Ratings v quality – time for the media to do the right thing
It is three in the afternoon and in a small makeshift shelter in an urban community in the Philippines, a poor family is glued to a rickety television set, watching the daily soap opera.
There is endless screaming and cursing; the young girl in the family is watching all of this.
A favourite staple in local media drama, soap operas take prime-time slots in the afternoon and evening: they capture audience interest much more than the more educational television programmes.
But then again, it may be a chicken-and-egg situation. The audience may simply be watching what the television giants feed them.
In between these soaps, the audience takes a break by watching news programmes. Most of the time, these carry sensationalized stories – a kidnapper becomes a terrorist; a violent incident matters only because of the body count; stabbings fill the headlines instead of life-changing policy announcements.
The sensationalized handling of news by many media agencies is common practice, not only in the Philippines but all over the globe.
Thus, the question posed at the 2012 Global Media Forum in Germany last month to an audience of some 2,000 journalists, bloggers, media educators, cultural workers and artists could not be more timely and significant:
‘Are ratings more important than the quality of news or media programmes presented to the public?’
This is a question that begs to be asked in the present-day global media practice of cutthroat competition for ratings and advertisements.
It was also the subject of the first plenary at this year’s forum, which sought to examine the role of the media in a rapidly changing world.
During the three-day forum, experts from different parts of the world discussed the media’s importance in a world where millions are still illiterate, and said that media practitioners must strike a balance so that they may fulfil their duty in providing the right information to their audience.
Keynote speaker Franz Radermacher, Director of the Research Institute for Applied Knowledge Processing and Club of Rome Member, said favouring ratings or market success over educating the public is problematic.
Radermacher spoke on the much-debated issue of media practice around the globe in a session called ‘Ratings Versus Quality: Media caught between market success and the mission to educate.’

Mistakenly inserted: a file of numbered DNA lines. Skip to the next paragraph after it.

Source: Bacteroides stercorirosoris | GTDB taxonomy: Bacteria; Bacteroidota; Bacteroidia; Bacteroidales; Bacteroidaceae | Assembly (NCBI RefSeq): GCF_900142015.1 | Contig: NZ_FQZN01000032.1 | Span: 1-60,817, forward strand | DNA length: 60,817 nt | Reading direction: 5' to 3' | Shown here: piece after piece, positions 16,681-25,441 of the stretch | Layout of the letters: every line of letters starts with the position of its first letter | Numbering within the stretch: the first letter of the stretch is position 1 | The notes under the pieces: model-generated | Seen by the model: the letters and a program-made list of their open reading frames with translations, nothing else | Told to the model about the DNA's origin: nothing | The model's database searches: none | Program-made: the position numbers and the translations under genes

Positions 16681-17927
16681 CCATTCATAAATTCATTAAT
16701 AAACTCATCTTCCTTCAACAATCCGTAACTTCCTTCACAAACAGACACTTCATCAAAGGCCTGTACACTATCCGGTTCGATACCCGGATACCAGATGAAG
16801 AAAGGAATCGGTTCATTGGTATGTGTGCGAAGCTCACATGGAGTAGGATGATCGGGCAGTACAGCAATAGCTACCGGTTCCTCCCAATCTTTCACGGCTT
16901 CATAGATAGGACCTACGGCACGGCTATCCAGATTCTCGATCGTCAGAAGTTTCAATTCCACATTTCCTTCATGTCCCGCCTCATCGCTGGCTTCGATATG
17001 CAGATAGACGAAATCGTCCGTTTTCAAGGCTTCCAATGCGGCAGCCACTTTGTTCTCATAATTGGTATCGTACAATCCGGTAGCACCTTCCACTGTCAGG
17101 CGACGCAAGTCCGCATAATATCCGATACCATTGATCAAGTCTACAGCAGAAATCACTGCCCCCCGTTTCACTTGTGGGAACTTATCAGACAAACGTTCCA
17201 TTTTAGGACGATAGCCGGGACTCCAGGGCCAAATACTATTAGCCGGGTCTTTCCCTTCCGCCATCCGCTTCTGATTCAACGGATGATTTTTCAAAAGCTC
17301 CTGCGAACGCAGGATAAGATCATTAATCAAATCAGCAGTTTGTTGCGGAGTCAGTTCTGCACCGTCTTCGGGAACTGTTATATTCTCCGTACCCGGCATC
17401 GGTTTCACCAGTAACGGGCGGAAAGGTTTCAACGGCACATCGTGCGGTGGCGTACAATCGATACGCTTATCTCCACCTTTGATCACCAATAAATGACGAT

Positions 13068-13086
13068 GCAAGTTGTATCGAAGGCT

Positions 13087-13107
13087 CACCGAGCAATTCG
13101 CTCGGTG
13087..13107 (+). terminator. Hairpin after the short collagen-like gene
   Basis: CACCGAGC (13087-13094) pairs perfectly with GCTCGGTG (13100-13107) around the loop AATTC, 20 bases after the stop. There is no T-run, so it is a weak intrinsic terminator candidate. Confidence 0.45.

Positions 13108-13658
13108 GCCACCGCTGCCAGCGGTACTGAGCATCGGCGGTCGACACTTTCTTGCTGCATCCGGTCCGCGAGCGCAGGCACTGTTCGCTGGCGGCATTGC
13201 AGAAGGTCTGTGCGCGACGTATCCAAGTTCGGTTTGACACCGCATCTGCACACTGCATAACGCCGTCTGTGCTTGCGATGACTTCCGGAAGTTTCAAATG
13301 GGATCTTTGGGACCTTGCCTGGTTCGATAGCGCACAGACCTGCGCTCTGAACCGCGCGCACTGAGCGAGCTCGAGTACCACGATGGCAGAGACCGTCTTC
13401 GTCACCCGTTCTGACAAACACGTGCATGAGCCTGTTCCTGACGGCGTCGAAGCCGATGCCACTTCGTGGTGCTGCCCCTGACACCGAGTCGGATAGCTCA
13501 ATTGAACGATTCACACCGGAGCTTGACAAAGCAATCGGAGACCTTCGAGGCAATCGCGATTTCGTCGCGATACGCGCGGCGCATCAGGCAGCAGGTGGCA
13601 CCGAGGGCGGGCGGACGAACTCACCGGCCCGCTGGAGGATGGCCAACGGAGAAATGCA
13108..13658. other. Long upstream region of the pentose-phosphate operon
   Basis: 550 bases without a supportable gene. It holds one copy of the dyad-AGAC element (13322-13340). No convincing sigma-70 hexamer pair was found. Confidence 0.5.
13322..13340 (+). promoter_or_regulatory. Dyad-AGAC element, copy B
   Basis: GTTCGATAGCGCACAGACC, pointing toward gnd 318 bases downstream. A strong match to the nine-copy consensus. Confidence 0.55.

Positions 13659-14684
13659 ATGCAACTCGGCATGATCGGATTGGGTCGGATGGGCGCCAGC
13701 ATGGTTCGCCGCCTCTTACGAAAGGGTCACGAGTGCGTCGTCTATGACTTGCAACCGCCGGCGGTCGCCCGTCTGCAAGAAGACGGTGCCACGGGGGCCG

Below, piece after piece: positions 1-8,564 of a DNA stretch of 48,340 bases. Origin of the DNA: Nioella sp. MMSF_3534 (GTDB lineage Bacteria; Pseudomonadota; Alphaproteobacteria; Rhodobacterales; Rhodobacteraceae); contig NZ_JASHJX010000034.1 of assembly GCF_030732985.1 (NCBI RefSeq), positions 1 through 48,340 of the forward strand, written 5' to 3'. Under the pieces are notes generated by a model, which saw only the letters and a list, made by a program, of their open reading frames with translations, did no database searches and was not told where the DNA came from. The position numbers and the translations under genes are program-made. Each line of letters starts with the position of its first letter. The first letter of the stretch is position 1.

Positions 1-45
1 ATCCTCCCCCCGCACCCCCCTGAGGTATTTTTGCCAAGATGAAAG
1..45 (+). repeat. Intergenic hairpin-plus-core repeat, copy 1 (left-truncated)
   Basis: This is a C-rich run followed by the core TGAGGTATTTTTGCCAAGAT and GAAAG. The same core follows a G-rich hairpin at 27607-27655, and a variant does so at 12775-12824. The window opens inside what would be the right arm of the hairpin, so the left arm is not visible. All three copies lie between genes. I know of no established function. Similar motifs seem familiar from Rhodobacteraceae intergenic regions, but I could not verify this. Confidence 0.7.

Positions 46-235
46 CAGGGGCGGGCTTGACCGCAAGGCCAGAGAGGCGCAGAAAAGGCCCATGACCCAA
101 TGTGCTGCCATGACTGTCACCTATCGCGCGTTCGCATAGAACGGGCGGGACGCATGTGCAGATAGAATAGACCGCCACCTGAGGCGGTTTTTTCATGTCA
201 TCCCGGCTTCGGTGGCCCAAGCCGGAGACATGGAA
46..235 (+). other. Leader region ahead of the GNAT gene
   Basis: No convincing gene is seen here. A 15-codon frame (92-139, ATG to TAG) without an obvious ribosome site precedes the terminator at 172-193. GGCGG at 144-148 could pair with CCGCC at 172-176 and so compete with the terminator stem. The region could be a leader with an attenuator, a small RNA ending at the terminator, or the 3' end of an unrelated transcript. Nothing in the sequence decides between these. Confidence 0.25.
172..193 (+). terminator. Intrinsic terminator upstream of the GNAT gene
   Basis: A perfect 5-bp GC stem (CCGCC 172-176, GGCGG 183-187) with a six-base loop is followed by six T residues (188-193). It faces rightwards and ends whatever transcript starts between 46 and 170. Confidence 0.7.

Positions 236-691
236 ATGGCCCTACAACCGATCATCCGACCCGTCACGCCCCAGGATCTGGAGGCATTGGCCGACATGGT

Media practitioners, he said, should strive for the right balance between these two important and seemingly opposing forces.
‘Look for the right balance in the different aims that you have to follow. Try to concentrate on what needs to be communicated,’ he said.
Deutsche Welle Deputy Director General Reinhard Hartstein said: ‘The media must have as its goal the improvement of educational opportunities.’
Unfortunately, it is not only media sensationalism that hampers public education.
According to Deutsche Welle, which organized the forum, millions of people, mostly from crisis regions and war-torn areas, are still illiterate – in part because of their lack of access to the internet.
‘Even in a highly industrialized nation such as Germany, 14 per cent of the population is functionally illiterate,’ Deutsche Welle said, quoting a recent study conducted by the University of Hamburg.
Marc Jan Eumann, State Secretary for Federal Affairs, Europe and the Media of the State of North Rhine-Westphalia, said media and literacy go hand in hand.
Where the internet is available, the media must be ready to provide the audience with opportunities to tap the right information.
‘The challenges of the internet are challenges for all of us. Social media and mobile media are great opportunities for [the dissemination of] a great variety of thoughts and information. What we need in a global world is pure information,’ Eumann said, adding that education and literacy go hand in hand.
Whether or not the media groups which attended the forum will go on to improve their coverage is yet to be seen.
Examining one’s actions, at least, is a start.